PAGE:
“Development—and the mobile market as a whole—is completely fragmented, right now,” he said. “This framework holds the potential to provide structure. And to let people concentrate on the things they do well.”

And that’s just part of what has me excited about GoLife Mobile. The other important area in which this company could have an extremely positive impact? Portland. In part 2, I’ll share my discussion with Whitley about Portland and his opinion on its potential.

[Editor: On a tangential note, the first meeting for Mobile Portland—of which GoLife Mobile is one of the founding members—will be held tonight. To RSVP, see Mobile Portland on Upcoming.]

Platial goes mobile

Portland-based Platial, the de facto leader in “social mapping,” has just announced a move that is sure to increase both their user base and their overall utitlity: Platial is going mobile.

Using services from mobile partner, Lightpole, Platial users will now be able to:

… take their maps to go with Lightpole’s new local aggregator for mobile. All Platial maps will now have a Lightpole icon which allows people to send their data to any java enabled phone. Most of Platial’s location-based content will be available with the download of Lightpole’s application meaning that even non-Platial members can access Platial content.

For more information on this new feature, see Platial’s post. To try out Platial and Lightpole for yourself, visit Platial maps using a mobile phone.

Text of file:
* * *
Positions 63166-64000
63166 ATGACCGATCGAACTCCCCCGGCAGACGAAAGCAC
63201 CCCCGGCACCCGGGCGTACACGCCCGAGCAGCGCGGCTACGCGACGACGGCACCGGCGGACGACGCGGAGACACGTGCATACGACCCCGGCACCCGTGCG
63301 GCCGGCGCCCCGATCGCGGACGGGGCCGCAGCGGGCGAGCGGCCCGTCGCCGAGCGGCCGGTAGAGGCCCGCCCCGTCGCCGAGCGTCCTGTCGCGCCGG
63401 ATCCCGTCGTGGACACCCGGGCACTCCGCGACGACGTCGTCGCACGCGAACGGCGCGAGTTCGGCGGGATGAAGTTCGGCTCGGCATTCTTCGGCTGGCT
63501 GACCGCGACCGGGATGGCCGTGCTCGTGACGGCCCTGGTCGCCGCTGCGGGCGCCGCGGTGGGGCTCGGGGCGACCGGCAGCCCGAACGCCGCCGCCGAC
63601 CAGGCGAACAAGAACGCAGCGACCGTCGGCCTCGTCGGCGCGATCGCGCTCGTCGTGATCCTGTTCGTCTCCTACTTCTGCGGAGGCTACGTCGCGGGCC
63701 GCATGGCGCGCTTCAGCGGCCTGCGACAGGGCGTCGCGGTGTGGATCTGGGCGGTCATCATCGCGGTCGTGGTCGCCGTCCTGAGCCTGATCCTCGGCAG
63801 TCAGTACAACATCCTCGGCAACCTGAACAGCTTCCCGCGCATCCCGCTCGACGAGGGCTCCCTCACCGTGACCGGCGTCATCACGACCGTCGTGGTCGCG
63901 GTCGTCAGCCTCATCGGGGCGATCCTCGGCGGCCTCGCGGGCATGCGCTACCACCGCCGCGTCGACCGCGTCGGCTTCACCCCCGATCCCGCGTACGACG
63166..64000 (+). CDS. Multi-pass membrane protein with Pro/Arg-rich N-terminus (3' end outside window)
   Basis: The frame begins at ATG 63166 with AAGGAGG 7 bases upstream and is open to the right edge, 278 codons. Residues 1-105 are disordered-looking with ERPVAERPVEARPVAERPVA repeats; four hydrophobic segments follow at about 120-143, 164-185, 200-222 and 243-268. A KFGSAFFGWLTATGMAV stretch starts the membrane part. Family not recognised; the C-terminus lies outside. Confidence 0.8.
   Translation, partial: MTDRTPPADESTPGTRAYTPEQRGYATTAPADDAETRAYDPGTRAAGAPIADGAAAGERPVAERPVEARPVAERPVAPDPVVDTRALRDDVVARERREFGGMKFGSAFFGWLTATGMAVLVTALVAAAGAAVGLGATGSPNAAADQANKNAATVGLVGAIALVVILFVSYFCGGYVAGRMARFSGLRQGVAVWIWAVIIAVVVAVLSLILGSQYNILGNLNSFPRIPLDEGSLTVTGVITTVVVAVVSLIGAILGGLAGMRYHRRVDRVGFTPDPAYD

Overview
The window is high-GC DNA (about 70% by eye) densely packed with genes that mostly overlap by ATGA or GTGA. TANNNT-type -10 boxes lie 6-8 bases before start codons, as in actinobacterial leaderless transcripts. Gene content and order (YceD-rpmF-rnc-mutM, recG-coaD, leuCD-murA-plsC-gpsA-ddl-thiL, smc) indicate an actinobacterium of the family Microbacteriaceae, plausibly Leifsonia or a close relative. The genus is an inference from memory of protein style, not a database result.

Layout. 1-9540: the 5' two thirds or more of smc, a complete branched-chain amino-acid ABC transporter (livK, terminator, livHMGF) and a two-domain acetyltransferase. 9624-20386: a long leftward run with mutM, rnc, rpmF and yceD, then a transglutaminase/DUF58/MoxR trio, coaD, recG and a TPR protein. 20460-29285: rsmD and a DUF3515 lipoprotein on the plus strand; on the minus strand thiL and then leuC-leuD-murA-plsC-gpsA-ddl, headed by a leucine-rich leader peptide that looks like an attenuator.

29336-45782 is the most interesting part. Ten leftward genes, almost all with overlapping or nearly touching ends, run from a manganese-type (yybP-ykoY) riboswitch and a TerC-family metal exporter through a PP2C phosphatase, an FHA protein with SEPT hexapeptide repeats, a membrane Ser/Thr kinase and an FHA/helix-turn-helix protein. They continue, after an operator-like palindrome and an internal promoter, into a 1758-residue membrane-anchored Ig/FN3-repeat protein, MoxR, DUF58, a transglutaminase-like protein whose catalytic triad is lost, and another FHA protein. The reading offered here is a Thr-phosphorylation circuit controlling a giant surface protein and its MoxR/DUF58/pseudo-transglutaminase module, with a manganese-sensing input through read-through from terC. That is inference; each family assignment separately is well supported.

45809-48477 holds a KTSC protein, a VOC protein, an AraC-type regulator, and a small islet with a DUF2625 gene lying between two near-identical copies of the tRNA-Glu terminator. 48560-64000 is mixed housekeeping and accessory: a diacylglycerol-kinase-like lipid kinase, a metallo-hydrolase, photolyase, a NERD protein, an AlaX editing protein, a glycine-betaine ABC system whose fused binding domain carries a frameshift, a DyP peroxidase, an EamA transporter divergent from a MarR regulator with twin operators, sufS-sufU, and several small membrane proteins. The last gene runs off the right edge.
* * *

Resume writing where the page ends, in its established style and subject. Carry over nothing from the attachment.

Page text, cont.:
MIXr: First mobile social networking app with Silverlight touchscreen UI

MIXr Mood Switcher

Today, Portland-based StepChange Group took the stage at MIX08 to demonstrate a groundbreaking new application: the world’s first gesture-driven, Microsoft-Silverlight powered user interface on a mobile device.

The data-driven touchscreen interface, dubbed MIXr, runs in the Microsoft Windows Mobile 6 environment, and was a proof-of-concept to showcase the functionality of these cutting edge development environments for the MIX audience.

“It was lots of fun—though nerve-wracking—to have our team sharing the stage with Ray Ozzie and Scott Guthrie,” said StepChange’s Kevin Tate.

Aside from the Portland angle, why is this newsworthy?

In my opinion, the release of the MIXr application is important for two specific reasons.

First, it proves the viability of Silverlight as an environment for delivering rich mobile applications. And, on a day when the use of these types of technologies in the mobile environment is being rejected by a major player, that’s a pretty big win.

Second, it gives us a glimpse into the future of social networking.

Unlike many of today’s “social networks on mobile devices,” the MIXr application, developed by StepChange in partnership with San Francisco’s Stimulant, demonstrates how the future of social networking may transition to your mobile device.

In other words, this isn’t a “m.” mobile view into an existing social network application; it is the social network application:

[MIXr] uses real-time user updates to track the mood and status of clubs and venues—and helps friends to connect and coordinate with one another during a night out.

It aggregates user ratings, such as a venue’s mood, line length, and music, and uses interactive data visualization to make it easy to figure out what’s hot and what’s not.

“Rich mobile applications are going to quickly change the way we use the Web everyday,” said Tate. “We’re focused on creating applications that leverage the powerful advantages of location, personalization and communication that the mobile environment provides – and have chosen Silverlight as our platform because of its portability and performance.”

For more information on MIXr and developing rich mobile applications using Silverlight, see Stimulant’s post on the MIXr release and StepChange’s announcement on the MIX08 Keynote.